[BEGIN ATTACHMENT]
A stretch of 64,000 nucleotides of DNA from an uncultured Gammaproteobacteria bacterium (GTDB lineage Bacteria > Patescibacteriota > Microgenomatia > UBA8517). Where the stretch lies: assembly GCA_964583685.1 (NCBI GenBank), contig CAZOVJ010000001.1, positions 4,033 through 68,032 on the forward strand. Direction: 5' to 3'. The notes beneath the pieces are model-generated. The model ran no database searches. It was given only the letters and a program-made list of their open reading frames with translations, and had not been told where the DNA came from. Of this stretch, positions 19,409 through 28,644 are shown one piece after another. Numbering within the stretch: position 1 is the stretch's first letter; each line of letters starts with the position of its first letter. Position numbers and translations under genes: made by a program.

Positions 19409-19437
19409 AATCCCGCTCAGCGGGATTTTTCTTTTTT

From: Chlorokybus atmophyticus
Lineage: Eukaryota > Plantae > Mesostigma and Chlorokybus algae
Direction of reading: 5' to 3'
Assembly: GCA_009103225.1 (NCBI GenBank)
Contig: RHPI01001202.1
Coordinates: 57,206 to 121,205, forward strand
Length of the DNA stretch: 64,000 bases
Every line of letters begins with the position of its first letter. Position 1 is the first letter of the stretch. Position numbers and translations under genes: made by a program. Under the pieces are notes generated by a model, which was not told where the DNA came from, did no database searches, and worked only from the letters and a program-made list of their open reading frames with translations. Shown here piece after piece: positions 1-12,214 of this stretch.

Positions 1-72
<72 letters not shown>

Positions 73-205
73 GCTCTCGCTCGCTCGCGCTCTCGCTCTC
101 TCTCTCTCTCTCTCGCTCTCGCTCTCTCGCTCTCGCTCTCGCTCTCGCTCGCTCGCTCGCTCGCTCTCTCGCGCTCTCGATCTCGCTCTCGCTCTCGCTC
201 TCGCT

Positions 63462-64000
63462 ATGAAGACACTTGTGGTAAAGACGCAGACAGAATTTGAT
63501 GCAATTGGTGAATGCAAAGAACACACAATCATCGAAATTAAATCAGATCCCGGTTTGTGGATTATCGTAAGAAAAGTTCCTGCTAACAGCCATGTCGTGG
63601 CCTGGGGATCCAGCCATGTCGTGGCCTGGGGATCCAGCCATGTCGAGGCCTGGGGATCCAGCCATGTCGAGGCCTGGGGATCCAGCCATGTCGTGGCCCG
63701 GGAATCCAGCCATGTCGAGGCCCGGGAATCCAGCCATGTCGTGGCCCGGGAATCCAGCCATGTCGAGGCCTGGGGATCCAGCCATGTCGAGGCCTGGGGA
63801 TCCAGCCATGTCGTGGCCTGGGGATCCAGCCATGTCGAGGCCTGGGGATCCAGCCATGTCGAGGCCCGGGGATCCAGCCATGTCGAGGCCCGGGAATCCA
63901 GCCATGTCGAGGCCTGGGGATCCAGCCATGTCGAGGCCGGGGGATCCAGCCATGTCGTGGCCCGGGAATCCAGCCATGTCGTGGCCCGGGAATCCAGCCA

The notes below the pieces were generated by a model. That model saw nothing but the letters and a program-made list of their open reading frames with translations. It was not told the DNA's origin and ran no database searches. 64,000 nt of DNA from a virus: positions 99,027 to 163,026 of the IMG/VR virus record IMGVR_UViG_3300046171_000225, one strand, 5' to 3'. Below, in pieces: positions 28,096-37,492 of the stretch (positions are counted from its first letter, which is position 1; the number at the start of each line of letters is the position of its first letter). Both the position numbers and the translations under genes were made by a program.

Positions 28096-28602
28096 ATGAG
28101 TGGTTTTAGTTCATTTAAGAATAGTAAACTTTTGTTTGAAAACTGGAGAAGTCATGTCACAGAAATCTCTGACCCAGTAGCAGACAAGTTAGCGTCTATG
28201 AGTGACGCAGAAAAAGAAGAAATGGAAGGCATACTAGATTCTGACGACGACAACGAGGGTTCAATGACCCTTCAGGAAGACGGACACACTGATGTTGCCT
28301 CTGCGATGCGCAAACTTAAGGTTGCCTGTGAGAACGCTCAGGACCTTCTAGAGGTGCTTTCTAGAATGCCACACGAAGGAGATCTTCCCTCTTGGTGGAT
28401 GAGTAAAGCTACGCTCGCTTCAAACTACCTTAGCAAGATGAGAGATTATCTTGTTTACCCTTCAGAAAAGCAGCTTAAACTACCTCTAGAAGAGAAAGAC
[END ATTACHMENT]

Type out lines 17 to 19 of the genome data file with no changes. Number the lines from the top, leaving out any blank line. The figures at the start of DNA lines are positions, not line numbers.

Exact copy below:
201 TCGCT

Positions 63462-64000
63462 ATGAAGACACTTGTGGTAAAGACGCAGACAGAATTTGAT